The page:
Israeli Release of Arab Prisoners Sparks Criticism

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The New York Sun

Although Secretary of State Rice applauded Israel’s release yesterday of 198 Palestinian Arab prisoners, some leading Israeli politicians are criticizing the move.

Seeing images of the freed Arab terrorists while an Israeli soldier, Corporal Gilad Shalit, remains in the hands of Hamas is “difficult” to watch, Transportation Minister Shaul Mofaz said. Mr. Mofaz, who is running to replace Prime Minister Olmert as head of the ruling centrist Kadima Party, aimed his criticism mostly at Foreign Minister Tzipi Livni, his chief rival for the position. Kadima’s September 17 primary could be followed by a general election this winter.

Some of the freed prisoners had been convicted of committing, planning, or abetting deadly terrorist attacks. The decision to release them was not part of an exchange of prisoners for Corporal Shalit, 22, whose birthday Thursday will be his third in captivity, but instead is being seen in Israel as an attempt to balance out a future release of a much larger number of prisoners to Hamas to secure the Israeli soldier’s freedom. Israeli press outlets also are describing it as a gesture toward Ms. Rice.

“It’s something that Abu Mazen brings up each time we meet,” Ms. Rice told reporters as she traveled to Israel yesterday, referring to President Abbas. Calling the prisoners’ release “a very good step,” she added, “It’s something that matters a lot to the Palestinian people.”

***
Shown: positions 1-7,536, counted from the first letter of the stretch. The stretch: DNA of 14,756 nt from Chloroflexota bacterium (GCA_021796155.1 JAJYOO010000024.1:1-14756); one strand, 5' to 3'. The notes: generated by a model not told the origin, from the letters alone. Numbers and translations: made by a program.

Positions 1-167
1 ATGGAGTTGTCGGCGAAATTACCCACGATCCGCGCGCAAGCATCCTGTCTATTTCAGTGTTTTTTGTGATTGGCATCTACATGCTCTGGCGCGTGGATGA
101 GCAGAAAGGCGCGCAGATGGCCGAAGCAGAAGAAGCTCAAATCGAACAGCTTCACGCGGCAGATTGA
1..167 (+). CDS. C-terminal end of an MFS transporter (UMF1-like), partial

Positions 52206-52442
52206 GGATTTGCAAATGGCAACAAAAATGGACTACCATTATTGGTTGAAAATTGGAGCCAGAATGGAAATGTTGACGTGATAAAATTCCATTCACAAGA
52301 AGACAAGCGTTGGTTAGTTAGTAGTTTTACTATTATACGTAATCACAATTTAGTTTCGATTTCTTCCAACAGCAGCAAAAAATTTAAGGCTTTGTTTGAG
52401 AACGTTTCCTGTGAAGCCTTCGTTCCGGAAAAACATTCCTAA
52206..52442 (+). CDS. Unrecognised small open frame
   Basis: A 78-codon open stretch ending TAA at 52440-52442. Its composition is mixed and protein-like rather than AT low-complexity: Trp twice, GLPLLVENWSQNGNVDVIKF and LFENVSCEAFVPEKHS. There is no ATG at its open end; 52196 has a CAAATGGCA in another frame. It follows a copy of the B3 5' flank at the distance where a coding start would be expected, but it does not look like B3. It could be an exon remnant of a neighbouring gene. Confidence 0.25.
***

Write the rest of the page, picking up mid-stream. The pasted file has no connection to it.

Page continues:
Leaders of the right-leaning Likud Party have long protested Mr. Olmert’s attempts to build support for Mr. Abbas of the Palestinian Authority, a policy endorsed by the Bush administration. Mr. Mofaz’s criticism yesterday was seen by some Israel observers as part of the former army chief and defense minister’s efforts to stake out hawkish positions, in contrast to Ms. Livni’s dovish image.

“Making wrong decisions is worse than making no decisions at all,” Mr. Mofaz said.

Such decisions, he added, include the one-sided release of hundreds of Arab prisoners this year. “Regrettably, Minister Livni promoted such wrongheaded decisions,” he said. “Why are we releasing terrorists, including some with blood on their hands?”

The release of such prisoners only makes sense “in return for Shalit,” Mr. Mofaz added.

Also yesterday, several Palestinian Arab fishing boats sailed beyond the six-mile fishing limit that Israel’s navy has maintained along the Gaza coast since Hamas, a Shiite group linked with Iran and Syria, took control of the territory in 2006. The boats carried Hamas sympathizers from Europe, America, and Israel who arrived at Gaza’s main port over the weekend aboard two ships, renamed Free Gaza and Liberty, the latter after a U.S. Navy vessel that Israel shot in error during the Six-Day War of 1967.

Israel said it allowed the boats to land in Gaza in order to undermine what it considered to be a “propaganda stunt” by the sympathizers, who said they were aiming to break the Israeli blockade on the territory.

The New York Sun

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